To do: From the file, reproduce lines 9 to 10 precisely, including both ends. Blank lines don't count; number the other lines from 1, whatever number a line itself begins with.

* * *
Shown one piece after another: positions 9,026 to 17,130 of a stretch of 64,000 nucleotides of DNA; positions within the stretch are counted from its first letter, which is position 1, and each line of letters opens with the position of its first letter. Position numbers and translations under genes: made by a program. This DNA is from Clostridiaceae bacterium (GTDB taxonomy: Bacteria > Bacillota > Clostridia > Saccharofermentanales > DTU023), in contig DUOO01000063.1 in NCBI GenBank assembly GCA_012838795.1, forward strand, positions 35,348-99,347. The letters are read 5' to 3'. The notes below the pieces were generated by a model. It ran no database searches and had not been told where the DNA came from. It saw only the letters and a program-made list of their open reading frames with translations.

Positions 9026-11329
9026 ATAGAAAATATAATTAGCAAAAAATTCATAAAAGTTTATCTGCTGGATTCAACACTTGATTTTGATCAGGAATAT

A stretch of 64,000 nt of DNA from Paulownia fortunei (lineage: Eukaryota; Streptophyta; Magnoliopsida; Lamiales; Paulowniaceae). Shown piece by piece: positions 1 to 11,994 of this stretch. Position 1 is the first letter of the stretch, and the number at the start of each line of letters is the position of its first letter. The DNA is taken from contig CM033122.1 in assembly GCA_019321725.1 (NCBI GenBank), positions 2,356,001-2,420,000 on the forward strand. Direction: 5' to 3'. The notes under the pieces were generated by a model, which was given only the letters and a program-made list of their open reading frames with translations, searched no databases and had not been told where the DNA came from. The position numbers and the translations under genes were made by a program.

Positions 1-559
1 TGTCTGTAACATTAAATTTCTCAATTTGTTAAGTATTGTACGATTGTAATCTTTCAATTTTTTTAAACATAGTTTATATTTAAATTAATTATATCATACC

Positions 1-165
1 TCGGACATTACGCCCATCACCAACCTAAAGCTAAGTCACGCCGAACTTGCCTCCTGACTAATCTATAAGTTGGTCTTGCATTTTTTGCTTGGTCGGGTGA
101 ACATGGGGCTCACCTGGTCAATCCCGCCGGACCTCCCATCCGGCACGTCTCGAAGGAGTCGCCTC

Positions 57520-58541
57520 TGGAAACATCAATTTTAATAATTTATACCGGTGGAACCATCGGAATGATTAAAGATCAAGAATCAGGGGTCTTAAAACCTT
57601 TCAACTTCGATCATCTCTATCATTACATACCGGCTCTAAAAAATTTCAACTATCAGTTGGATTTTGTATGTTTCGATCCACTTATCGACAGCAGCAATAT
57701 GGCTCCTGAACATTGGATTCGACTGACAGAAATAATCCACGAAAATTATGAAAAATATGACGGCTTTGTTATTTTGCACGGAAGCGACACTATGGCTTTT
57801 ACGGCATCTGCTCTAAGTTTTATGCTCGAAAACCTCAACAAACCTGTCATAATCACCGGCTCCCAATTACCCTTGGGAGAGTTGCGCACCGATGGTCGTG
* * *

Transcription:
101 ACATGGGGCTCACCTGGTCAATCCCGCCGGACCTCCCATCCGGCACGTCTCGAAGGAGTCGCCTC

Positions 57520-58541